2008-07-18 1:09 pm
Argentina? It must be in the small hours there?

Let me reply :

3) Yes first stage was a quick bolt on very late at night when my son said "what would the distortion channel sound like?". I will need to make sure there is no clipping under normal circumstances. We have 3 electric guitars, two with EMGs , but the old Gibson is still the loudest on its bridge pickup.

However there is not much I can do if someone plugs in various stomp boxes and pedals at the input with the volume knobs to max. This is a major and often overlooked part of a design. You have to draw the line somewhere. You cannot account for everything. Obviously using a tube that can swing to +/-100V at the input certainly helps. We can also add back to back zeners at some arbitrary voltage but that is not soft clipping. Still no substitute for a 200V tube.

This is one of the parts I want to get right - having a +/- 50V chip at the input will certainly help. Shame my bench PSU only goes up to +/-25V. :(

4) The diode array as you say determines the peak votage, which is more or less the rail voltage (less the capability of the op-amp, less the 2K resistor). Adding more diodes increases this peak voltage and removing diodes decreases it. Using a lot of small voltage drop schotttkies or germaniums helps shape the curve gently, rather than using say a zener which would be abrupt and almost as bad as the op-amp clipping.

In terms of sound quality, removing a few diodes results in clipping earlier, thus producing more distortion. Adding more diodes suppresses the signal more gradually.

My ideal would be to use just enough diodes to suppress 20-30% below max rails level - some peaks would still escape and reach the rails but with the extra headroom it would still not clip.

In the simulation I used a lot of diodes to drop 15 Volts in either direction. In the actual breadboard I ran out of diodes and used a combination of germanium and schottkies, 26 in each direction, keeping the signal from clipping just under 8-9V with max rails at 17V.


5) I am not sure I understand that. Are you saying that stray capacitances around U1 will feedback distorted singal from pin 1 (out) and 2 (Vin-) back to pin 3 (Vin+) and thus create some sort of unwanted positive feedback? I will try to make U1 an invering amp to see if it makes a difference.

6) for the treble cap I checked with the scope at 50Hz and 5000Hz - I tried to equalise the treble with the bass when the respective pots are turned to max. Around 220pf gave me same treble as bass. I used the ToneStackCalculator for initial design trying to copy the Fender Princeton's curves. I decided that the Mesa Boogie's Lonestar stack is not good, and looked at the Princeton Chorus stack, with uses 50K pots and achieves much more bass, so on the tonestackcalculator I tried to match the curve of that. It still is not good, too little bass, treble is OK. Very subjective matter BTW.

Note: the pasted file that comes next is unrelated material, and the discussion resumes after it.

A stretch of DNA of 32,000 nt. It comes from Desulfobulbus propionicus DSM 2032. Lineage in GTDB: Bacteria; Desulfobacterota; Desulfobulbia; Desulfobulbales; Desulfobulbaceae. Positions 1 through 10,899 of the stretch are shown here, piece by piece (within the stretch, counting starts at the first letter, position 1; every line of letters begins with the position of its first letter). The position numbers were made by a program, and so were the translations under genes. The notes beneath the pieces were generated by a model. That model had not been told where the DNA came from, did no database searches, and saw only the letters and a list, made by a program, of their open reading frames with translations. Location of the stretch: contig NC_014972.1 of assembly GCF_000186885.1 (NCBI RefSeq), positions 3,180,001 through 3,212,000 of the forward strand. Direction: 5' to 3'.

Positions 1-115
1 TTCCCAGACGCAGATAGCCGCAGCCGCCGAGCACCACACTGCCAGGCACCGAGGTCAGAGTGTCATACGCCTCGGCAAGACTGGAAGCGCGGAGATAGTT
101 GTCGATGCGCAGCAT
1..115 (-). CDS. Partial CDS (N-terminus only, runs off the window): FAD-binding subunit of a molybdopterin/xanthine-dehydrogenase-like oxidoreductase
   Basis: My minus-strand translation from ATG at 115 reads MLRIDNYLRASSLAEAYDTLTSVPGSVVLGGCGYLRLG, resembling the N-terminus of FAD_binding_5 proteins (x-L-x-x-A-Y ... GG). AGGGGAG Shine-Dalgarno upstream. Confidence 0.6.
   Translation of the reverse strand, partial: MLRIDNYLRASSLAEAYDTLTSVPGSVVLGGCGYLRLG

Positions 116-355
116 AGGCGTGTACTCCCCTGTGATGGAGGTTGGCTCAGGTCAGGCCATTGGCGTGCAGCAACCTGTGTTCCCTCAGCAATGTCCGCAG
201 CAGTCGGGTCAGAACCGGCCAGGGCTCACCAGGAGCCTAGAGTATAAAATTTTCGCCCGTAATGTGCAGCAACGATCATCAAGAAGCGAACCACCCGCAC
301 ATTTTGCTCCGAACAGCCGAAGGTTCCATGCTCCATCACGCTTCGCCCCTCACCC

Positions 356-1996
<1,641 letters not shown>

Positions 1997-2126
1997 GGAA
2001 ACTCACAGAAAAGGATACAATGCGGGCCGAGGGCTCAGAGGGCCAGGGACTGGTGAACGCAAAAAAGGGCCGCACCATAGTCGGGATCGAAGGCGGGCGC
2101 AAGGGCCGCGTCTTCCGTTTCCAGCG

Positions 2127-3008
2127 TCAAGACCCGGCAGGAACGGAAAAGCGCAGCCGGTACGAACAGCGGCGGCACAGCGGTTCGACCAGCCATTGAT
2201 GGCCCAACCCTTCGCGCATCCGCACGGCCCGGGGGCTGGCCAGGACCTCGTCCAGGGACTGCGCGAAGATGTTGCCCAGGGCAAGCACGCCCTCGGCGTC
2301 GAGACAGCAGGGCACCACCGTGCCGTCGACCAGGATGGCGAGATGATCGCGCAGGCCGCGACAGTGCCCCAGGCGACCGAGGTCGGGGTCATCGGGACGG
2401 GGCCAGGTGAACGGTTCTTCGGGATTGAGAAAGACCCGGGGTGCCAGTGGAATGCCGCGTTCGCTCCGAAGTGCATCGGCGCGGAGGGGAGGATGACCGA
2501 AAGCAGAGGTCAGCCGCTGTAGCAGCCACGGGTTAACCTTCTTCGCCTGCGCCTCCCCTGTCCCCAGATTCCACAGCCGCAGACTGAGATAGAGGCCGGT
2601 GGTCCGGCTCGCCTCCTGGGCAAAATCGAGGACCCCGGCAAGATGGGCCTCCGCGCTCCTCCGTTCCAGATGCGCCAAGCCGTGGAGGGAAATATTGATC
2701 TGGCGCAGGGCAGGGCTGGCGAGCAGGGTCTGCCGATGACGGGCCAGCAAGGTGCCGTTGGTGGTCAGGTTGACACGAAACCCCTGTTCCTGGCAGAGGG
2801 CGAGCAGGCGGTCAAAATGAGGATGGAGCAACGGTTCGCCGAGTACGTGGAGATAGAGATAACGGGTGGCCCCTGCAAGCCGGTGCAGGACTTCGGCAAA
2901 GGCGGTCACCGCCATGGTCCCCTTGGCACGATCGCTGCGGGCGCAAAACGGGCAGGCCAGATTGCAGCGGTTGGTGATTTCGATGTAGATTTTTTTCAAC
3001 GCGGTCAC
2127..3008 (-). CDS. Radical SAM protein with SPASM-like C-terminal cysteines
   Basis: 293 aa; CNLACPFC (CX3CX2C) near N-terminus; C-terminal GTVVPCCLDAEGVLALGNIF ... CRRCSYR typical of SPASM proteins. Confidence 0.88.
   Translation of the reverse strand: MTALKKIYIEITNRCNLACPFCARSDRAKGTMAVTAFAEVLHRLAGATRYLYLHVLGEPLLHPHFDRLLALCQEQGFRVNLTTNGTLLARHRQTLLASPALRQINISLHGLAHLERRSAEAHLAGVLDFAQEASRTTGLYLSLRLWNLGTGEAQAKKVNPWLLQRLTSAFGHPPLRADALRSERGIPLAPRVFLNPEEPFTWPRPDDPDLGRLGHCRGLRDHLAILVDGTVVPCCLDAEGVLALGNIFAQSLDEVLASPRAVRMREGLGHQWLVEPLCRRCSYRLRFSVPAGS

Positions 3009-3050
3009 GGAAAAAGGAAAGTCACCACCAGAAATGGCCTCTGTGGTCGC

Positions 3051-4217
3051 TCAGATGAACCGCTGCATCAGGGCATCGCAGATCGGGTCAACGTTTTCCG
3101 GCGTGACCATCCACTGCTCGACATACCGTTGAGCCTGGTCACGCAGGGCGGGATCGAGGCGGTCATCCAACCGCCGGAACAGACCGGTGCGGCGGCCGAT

However, my son's friend buight an Egnater valve amp head, and while he was playing I was messing with the clean channel's tone controls, and believe me I could not hear a difference with the treble past 12 o'clock.

7) the whole idea behind it is this - and I may be very wrong.

a) there is a difference in the tone with amplifying the guitar singal by 50 with a tube without clipping, then tapping 1/10, resulting in a mathematical "Av=5" and with simply amplifying by 5 in an op-amp.

b) if I amplify by 50 and get a 50V pk swing, then use 400 germanium diodes to "shape" this signal (saturation at 100V), I will emulate the tube which also clips at 100V and plays with maybe 1% distortion at 50V.

But I may be very wrong. :)
 
5) I am not sure I understand that. Are you saying that stray capacitances around U1 will feedback distorted singal from pin 1 (out) and 2 (Vin-) back to pin 3 (Vin+) and thus create some sort of unwanted positive feedback? I will try to make U1 an invering amp to see if it makes a difference.